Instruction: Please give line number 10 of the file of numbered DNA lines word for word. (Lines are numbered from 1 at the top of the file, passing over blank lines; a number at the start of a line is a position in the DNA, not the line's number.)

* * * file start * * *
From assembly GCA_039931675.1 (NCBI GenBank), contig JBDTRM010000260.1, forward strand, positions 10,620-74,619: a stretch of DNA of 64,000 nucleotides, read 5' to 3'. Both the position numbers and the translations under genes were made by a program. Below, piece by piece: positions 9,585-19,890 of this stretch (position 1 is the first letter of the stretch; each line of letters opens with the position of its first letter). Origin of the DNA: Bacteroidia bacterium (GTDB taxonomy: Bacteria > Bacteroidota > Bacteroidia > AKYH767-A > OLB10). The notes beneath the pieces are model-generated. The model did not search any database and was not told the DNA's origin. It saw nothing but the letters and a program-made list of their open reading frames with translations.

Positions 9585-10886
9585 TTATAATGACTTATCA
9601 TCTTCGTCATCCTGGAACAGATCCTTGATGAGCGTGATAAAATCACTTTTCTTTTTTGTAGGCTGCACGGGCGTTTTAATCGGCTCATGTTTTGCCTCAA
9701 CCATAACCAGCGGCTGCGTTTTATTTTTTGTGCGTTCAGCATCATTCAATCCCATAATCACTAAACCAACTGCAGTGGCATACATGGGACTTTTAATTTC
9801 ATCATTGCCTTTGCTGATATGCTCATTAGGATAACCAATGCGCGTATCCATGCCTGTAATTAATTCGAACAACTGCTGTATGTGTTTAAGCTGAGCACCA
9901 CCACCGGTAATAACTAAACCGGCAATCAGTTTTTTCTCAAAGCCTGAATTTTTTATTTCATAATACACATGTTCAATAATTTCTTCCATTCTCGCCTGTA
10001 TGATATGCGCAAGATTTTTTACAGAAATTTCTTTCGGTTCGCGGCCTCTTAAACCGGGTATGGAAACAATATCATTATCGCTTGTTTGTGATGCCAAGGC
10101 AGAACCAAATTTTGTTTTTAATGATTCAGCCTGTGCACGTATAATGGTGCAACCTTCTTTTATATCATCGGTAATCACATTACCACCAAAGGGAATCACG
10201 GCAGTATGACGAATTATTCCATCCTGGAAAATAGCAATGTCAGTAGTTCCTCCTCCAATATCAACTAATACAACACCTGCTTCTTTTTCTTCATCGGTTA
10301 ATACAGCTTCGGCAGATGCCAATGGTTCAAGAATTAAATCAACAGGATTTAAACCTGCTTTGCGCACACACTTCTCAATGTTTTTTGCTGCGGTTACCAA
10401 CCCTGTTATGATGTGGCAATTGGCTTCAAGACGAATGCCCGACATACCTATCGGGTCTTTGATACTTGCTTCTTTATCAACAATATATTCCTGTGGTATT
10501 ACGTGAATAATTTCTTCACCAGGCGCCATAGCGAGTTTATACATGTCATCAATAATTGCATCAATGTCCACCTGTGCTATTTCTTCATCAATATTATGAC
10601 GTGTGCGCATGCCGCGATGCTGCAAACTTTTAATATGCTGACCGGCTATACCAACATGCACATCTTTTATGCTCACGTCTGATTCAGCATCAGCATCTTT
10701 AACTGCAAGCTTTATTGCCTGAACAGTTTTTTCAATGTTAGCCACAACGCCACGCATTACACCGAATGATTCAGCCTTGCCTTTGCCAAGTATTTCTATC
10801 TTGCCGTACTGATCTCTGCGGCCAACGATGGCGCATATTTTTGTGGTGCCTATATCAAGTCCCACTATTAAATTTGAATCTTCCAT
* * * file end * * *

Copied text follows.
10201 GCAGTATGACGAATTATTCCATCCTGGAAAATAGCAATGTCAGTAGTTCCTCCTCCAATATCAACTAATACAACACCTGCTTCTTTTTCTTCATCGGTTA